To send content items to your account,
please confirm that you agree to abide by our usage policies.
If this is the first time you use this feature, you will be asked to authorise Cambridge Core to connect with your account.
Find out more about sending content to .
To send content items to your Kindle, first ensure firstname.lastname@example.org
is added to your Approved Personal Document E-mail List under your Personal Document Settings
on the Manage Your Content and Devices page of your Amazon account. Then enter the ‘name’ part
of your Kindle email address below.
Find out more about sending to your Kindle.
Note you can select to send to either the @free.kindle.com or @kindle.com variations.
‘@free.kindle.com’ emails are free but can only be sent to your device when it is connected to wi-fi.
‘@kindle.com’ emails can be delivered even when you are not connected to wi-fi, but note that service fees apply.
To study the association between age at onset and the clinical picture of schizophrenia in an unselected young birth cohort.
Subjects and methods
The study sample consists of 98 (64 males and 34 females) individuals with DSM-III-R schizophrenia collected from the Northern Finland 1966 birth cohort. Firstly, subjects were divided into very early- and young-onset subgroups by using the median age at onset (22 years in males and 20 in females), as a cut-off point. Secondly, we used age at onset as a continuous variable. Clinical features of schizophrenia were assessed using the Operational Criteria Checklist for Psychotic Illnesses (OCCPI).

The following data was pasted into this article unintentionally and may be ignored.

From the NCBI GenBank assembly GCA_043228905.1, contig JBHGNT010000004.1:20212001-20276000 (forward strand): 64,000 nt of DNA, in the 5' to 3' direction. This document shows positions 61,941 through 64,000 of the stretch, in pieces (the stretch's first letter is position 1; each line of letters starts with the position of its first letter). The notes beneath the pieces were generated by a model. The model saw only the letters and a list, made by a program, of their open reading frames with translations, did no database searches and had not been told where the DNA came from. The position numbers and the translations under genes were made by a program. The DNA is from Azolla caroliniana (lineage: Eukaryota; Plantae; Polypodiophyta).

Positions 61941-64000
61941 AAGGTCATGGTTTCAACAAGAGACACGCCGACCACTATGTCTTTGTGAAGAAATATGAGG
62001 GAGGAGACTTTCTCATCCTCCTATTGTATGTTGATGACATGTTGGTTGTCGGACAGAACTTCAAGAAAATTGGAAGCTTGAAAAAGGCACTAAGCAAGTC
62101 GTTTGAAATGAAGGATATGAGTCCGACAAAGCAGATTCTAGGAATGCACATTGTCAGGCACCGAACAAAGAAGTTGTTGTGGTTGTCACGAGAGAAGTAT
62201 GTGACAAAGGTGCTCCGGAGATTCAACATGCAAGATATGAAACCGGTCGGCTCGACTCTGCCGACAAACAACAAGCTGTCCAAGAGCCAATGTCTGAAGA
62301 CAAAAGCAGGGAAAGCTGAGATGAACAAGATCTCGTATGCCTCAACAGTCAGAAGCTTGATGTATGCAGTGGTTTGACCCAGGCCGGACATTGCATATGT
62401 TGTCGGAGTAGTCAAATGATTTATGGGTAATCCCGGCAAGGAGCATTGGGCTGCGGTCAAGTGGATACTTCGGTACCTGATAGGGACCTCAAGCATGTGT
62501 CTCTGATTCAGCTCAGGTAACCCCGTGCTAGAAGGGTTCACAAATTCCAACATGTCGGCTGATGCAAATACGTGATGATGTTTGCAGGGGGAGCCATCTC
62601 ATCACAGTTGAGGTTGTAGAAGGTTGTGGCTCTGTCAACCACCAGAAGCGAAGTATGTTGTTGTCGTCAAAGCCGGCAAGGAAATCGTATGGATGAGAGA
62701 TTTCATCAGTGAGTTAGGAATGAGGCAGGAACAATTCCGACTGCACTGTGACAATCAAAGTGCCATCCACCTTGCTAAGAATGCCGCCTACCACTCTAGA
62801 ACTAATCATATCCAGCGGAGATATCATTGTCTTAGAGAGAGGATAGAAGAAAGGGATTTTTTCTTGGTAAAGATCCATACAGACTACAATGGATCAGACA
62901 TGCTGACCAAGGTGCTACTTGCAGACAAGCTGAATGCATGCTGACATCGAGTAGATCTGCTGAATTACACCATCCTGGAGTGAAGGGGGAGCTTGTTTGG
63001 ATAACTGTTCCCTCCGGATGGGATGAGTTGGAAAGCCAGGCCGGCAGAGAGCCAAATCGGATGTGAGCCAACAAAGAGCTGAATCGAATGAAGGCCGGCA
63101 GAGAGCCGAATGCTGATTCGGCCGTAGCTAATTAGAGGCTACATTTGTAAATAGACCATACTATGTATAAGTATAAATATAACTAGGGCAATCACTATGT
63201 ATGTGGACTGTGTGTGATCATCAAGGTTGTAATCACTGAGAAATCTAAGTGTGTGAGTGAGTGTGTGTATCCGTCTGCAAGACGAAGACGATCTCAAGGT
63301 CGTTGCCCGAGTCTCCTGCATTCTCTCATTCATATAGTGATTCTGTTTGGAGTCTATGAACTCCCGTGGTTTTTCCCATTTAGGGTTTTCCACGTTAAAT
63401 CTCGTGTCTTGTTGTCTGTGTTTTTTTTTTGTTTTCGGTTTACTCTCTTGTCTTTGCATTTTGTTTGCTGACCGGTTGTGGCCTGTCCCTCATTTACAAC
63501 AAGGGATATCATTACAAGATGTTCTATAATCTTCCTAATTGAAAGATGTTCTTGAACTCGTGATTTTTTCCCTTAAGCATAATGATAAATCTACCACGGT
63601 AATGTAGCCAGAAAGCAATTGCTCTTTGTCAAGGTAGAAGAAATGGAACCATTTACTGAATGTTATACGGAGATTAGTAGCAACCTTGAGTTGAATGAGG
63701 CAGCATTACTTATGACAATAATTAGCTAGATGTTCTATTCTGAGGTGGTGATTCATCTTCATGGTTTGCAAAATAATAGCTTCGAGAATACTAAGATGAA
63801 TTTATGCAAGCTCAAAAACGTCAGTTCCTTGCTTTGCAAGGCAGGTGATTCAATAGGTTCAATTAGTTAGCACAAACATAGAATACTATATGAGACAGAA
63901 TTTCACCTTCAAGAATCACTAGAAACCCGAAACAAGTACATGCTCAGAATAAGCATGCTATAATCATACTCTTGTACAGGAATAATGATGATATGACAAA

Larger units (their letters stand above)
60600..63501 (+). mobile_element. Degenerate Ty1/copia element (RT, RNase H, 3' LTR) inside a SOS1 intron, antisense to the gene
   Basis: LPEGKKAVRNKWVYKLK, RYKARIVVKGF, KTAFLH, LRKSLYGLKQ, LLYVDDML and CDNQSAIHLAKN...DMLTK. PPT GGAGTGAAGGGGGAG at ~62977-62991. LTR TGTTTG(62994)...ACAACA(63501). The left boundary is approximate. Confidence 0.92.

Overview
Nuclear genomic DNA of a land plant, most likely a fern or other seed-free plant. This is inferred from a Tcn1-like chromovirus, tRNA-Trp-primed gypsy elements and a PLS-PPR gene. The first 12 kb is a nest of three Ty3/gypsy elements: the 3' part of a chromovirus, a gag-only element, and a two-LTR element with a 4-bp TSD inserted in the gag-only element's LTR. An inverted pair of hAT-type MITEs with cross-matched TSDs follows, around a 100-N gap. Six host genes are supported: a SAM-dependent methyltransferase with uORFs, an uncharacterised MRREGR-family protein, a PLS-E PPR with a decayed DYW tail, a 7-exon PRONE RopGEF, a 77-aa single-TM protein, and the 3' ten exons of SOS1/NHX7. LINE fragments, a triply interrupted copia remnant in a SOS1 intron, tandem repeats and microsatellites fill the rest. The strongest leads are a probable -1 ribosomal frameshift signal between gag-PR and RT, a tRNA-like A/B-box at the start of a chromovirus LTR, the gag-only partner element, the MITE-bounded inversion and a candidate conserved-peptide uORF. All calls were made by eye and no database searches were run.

Inappropriate affect, positive thought disorder and deterioration from premorbid level of function associate with very early-onset schizophrenia, while slowed activity and dysphoria relate to young-onset. These symptoms correlate significantly with the age at onset.
Differences in the clinical picture associating to the age at onset of schizophrenia are seen early.
These findings indicate that certain symptoms of schizophrenia are dependent on the age at onset, and schizophrenia occurring initially in early life has some typical features. Using the age at onset as a continuous variable is independent of arbitrary cut-off points and produces more explicable results.
Email your librarian or administrator to recommend adding this to your organisation's collection.